Sound passes between surfaces as wave-like pressure variations in air. Because fibers scatter sound waves and cause partial destructive interference of the waves, a fiber mat attenuates noise passing between surfaces and provides acoustic insulation.

Conventional mineral fiber mats or webs used in buildings as thermal and acoustic insulation are made primarily from rotary or flame attenuated fibers, or from rock wool. Rotary fibers and flame attenuated fibers are relatively short, with lengths on the order of 1 to 5 cm, and relatively fine, with diameters of 3 μm to 5 μm.

In order to reduce storage and transportation costs, fiber mats are often highly compressed on the production line and then auto-decompressed to recover their initial thickness by removing packaging materials at the job site. However, decompressed fiber mats made of rotary or flame attenuated fibers frequently do not completely recover their nominal pre-compression thickness.

Fiber mats could be made of textile fibers, which are stronger than rotary or flame attenuated fibers. However, because textile fibers tend to be more expensive than rotary and flame attenuated fibers, fiber mats of textile fibers could be prohibitively expensive.

There is a need for a method of manufacturing an inexpensive fiber mat that, after compression, is strong enough to decompress to close to its nominal pre-compression thickness.

SUMMARY OF THE INVENTION

The present invention provides an efficient method of producing strong insulation products containing rotary and/or flame attenuated fibers reinforced with textile fibers. According to the invention, textile fibers segments and rotary and/or flame attenuated fibers are mixed together with a binder spray, deposited onto a forming belt, and cured. The resulting fibrous mat exhibits an improved strength that allows for greater compression during storage and transportation to achieve the same thickness recovery after decompression.

BRIEF DESCRIPTION OF THE DRAWINGS

The preferred embodiments of the invention will be described in detail, with reference to the following figures, wherein:

FIG. 1 shows a method of forming a mat of rotary glass fibers reinforced with segments of textile glass fiber.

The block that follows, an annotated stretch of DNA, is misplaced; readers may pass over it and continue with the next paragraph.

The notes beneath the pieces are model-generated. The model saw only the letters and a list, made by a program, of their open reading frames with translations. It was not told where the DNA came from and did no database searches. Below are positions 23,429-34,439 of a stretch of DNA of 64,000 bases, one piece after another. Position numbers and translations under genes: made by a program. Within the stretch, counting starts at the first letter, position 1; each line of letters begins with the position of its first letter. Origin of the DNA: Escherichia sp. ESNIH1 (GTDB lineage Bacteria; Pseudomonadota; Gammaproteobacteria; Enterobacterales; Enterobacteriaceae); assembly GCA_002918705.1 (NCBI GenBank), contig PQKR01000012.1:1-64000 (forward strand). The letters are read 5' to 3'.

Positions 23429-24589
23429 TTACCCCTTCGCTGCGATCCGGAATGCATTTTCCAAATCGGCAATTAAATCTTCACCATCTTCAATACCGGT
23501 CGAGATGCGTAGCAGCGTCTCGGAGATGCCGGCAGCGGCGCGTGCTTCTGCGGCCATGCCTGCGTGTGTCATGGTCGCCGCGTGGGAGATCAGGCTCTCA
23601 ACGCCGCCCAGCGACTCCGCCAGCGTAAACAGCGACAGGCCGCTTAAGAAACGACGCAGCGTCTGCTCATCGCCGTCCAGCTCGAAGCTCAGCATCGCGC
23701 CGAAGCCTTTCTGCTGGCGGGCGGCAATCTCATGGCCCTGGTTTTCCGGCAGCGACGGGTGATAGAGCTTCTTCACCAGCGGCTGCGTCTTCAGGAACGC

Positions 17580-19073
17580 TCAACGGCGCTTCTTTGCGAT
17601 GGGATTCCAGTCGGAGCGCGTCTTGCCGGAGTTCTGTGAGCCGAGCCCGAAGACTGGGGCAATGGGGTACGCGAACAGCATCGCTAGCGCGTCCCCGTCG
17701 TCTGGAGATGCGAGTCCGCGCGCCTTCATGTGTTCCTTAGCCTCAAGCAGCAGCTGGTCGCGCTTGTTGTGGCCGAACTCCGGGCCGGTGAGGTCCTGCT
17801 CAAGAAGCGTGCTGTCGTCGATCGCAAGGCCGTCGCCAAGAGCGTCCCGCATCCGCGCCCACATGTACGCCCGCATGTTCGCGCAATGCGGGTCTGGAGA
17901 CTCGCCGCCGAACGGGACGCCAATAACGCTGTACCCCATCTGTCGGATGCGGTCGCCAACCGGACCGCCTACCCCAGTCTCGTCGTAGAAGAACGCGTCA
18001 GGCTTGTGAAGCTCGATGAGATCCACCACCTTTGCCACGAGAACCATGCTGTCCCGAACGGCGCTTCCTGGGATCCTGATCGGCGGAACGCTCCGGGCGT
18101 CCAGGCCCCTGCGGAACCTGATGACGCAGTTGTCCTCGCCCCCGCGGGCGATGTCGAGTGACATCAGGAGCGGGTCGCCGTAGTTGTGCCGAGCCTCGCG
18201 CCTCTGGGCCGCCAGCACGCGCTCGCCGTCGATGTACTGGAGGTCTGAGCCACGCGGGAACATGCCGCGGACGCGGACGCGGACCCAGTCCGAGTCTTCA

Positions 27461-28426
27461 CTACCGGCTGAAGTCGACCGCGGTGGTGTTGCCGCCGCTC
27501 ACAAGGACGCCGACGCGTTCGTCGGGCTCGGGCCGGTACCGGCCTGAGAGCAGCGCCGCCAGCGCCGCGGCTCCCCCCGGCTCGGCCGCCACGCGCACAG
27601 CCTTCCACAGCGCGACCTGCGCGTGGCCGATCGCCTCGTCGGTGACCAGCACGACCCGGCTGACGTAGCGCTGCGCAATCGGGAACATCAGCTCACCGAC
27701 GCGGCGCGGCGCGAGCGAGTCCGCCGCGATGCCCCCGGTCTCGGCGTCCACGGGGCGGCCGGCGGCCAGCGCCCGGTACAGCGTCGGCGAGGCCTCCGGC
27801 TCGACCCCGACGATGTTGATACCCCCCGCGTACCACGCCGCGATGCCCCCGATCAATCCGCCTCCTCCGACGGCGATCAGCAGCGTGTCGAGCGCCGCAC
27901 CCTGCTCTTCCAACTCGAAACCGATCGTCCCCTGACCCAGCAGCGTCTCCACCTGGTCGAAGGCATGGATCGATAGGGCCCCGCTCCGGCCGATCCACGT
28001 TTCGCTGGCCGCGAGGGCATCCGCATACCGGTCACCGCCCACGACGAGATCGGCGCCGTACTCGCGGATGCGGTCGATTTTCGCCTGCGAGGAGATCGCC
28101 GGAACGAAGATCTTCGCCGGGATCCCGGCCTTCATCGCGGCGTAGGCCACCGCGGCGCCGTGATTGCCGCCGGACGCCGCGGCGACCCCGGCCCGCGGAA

DETAILED DESCRIPTION OF PREFERRED EMBODIMENTS

The present invention provides a method of forming a fiber mat in which rotary and/or flame attenuated fibers are reinforced with segments of textile glass fibers.

The inventive method of forming reinforced fiber insulation includes spinning rotary and/or flame attenuated fibers. The well-blended rotary and/or flame attenuated fibers and textile fiber segments are then deposited together in a mixture on a surface. A binder is mixed with the rotary and/or flame attenuated fibers and the textile fiber segments to form a primary mat. The primary mat is heated to cause the binder to bond the various fibers and fiber segments together, resulting in a reinforced fiber insulation product.

Preferably the textile fiber segments and the rotary and/or flame attenuated segments are mixed in the same hood. The textile fibers segments can be mixed with the rotary and/or flamed attenuated fibers by blowing precut textile fiber segments into the hood while the rotary and/or flame attenuated fibers are being made. Preferably, the textile fiber segments are formed inside the same hood and at the same time as the rotary and/or flame attenuated fibers. This can be accomplished by feeding one or more long continuous textile fibers into the hood and dividing the textile fibers into textile fiber segments while the rotary and/or flame attenuated fibers are formed. The textile fibers can be divided into segments using a sharp tool to chop and cut the textile fibers, or by using other means for dividing objects known in the art. Chopped textile fibers can be readily produced by techniques used currently in producing boat hulls and the like.

The binder can be mixed with the rotary and/or flame attenuated fibers and the textile fibers by spraying the binder onto the fibers after the fibers are deposited onto a surface. Preferably, the binder can be sprayed in the hood so that the rotary and/or flame attenuated fibers, and the textile fiber segments, pass through the binder spray before the fibers are deposited onto the surface. The binder can be sprayed as part of a mixture of the binder and a liquid carrier.

The reinforced fiber mat can be formed in a batch process on a stationary surface. Preferably, the reinforced fiber mat is formed continuously on a moving surface, such as a conveyor belt or a forming belt.

Preferably, the textile fiber segments and the rotary and/or flame attenuated fibers intermingle in the primary mat. More preferably, the primary mat includes a uniform mixture of the textile fiber segments and the rotary and/or flame attenuated fibers.

In embodiments, the reinforced fiber insulation is in the form of a batt, mat or blanket. The fibers in the reinforced insulation form a porous nonwoven structure. A preferred porous structure is that found in FIBERGLASS.

The fibers in the reinforced fiber insulation can be organic or inorganic. Suitable organic fibers include polymer fibers, such as rayon and polyester. Preferably, the fibers are inorganic. Inorganic fibers include rock wool and glass wool.

Preferably, the fibers are inorganic and comprise a glass. The glass can be, for example, an E-glass, a C-glass, or a high boron content C-glass.